As indicated in “Questions and Answers between a Sage and a Foolish Man” (“Shogu mondo-sho”), the five cardinal sins refer to the five grave offenses in Buddhism: killing one’s father, killing one’s mother, killing an arhat, injuring a Buddha and causing him to bleed, and destroying the harmony among the practitioners. Devadatta committed the five cardinal sins in the following way. First, he manipulated the 500 disciples of Shakyamuni and destroyed the unity among them by taking control of the religious order in his stead. Second, he dropped a boulder on the Buddha, injuring him and causing him to bleed. Third, he convinced King Ajatashatru to release intoxicated elephants among Shakyamuni and his disciples, trying to cause the Buddha to be trampled to death. Fourth, he killed the lay nun Utpalavarna by beating her with his fists. Fifth, he attempted to murder the Buddha with poison on his finger, pretending to worship him. As a result of committing these five cardinal sins, the earth split open, and Devadatta fell into hell alive. As illustrated, Devadatta committed the most serious offenses.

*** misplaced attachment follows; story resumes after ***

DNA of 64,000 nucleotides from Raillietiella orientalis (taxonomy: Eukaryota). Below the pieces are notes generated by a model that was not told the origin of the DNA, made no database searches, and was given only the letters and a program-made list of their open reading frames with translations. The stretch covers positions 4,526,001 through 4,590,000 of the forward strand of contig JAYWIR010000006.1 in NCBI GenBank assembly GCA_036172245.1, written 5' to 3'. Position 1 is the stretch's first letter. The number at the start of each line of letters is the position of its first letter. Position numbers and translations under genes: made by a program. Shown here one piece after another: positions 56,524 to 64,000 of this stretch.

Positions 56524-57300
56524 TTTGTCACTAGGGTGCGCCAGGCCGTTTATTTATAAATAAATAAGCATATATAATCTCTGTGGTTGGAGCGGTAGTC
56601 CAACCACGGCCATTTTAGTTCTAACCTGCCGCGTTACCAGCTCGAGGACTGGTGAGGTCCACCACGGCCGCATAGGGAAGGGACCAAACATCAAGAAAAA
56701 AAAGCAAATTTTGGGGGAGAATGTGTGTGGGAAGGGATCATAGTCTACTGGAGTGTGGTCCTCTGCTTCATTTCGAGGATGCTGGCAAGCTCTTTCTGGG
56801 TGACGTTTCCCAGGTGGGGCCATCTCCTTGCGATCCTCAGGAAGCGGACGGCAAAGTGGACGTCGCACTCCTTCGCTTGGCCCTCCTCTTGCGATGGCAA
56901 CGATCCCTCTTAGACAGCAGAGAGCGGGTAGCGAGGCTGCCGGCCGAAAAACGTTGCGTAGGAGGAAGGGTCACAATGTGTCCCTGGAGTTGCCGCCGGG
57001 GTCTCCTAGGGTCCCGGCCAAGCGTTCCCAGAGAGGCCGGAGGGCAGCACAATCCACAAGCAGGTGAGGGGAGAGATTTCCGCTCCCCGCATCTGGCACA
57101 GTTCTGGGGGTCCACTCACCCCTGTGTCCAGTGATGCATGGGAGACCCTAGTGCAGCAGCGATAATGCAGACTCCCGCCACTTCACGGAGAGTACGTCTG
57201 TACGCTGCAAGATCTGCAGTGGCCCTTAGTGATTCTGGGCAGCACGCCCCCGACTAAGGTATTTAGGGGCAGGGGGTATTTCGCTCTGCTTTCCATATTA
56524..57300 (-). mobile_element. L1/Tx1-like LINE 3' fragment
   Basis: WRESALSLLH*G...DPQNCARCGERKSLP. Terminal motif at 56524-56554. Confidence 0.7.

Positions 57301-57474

In a previous lifetime, when Shakyamuni was a king, he abdicated his throne to seek Mahayana Buddhism. He met Ashi, a hermit who upheld the mystic Law. For one thousand years Shakyamuni served the hermit, devoting himself to the Buddhist practice, and finally was able to attain Buddhahood. This hermit was a former incarnation of Devadatta. Through this, the Buddha affirmed that Devadatta would attain enlightenment and become Heavenly King Tathagata in the future.
This solely was due to the power of the mystic Law (Myoho). In the pre-Lotus Sutra teachings, the principle of the mutual possession of the ten worlds and ichinen sanzen (three thousand realms in a single life moment) was not yet revealed. Thus, it was said that an evil person could attain Buddhahood only if he eradicated his sins, accumulated good deeds, and was reborn as a good person, or if he eliminated all of his earthly desires. In the Lotus Sutra, however, the principle of the ten worlds and ichinen sanzen was taught, revealing that the superb Buddha nature is inherent in the lives of all people of each of the nine worlds. This enabled those in the world of hell to reach the state of Buddhahood, showing the potential for anyone to attain enlightenment.
“The Doctrine of Ichinen Sanzen” (“Ichinen sanzen homon”) reads: